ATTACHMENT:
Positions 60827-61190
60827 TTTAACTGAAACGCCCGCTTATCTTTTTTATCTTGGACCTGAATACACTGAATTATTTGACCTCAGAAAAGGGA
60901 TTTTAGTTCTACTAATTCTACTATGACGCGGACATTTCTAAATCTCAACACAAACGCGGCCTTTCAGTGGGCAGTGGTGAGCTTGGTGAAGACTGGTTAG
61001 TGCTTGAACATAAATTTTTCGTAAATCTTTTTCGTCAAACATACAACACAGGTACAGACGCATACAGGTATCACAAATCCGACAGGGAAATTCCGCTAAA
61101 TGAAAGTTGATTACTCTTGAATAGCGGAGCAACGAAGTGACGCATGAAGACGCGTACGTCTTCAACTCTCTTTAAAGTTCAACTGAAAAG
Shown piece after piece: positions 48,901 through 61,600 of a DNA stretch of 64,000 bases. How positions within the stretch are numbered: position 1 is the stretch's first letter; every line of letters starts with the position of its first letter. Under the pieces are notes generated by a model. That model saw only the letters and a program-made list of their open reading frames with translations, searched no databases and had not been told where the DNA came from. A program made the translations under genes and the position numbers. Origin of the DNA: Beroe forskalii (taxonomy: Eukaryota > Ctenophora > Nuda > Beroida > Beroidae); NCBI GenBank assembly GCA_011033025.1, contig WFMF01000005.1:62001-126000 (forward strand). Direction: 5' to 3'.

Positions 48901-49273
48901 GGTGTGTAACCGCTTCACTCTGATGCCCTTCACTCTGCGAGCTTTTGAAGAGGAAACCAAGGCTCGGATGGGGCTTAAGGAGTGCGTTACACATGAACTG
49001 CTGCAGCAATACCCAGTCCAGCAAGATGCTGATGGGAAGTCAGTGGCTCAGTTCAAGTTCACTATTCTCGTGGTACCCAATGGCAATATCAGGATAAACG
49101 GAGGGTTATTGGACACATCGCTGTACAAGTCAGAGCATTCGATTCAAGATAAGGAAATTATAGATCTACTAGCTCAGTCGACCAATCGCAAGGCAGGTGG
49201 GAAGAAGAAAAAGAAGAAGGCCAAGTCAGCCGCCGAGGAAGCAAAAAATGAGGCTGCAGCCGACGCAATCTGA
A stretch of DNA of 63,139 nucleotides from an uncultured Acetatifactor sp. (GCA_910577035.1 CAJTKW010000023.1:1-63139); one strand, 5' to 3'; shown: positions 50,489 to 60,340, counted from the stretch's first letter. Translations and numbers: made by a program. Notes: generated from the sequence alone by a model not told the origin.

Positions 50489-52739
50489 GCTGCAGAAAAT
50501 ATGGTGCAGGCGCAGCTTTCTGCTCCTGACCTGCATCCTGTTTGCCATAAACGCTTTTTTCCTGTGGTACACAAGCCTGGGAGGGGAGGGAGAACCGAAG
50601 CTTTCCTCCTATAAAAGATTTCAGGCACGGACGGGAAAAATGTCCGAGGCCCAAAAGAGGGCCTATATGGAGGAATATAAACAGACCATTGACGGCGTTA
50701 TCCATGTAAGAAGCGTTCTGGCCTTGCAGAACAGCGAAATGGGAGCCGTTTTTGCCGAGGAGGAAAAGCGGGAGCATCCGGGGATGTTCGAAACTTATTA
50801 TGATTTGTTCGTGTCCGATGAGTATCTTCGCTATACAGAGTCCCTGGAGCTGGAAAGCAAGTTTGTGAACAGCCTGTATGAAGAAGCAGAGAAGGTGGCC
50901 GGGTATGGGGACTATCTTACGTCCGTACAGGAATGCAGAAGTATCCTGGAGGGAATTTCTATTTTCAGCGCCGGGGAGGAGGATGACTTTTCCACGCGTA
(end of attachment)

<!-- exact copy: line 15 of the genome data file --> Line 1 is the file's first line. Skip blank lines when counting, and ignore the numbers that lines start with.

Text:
50501 ATGGTGCAGGCGCAGCTTTCTGCTCCTGACCTGCATCCTGTTTGCCATAAACGCTTTTTTCCTGTGGTACACAAGCCTGGGAGGGGAGGGAGAACCGAAG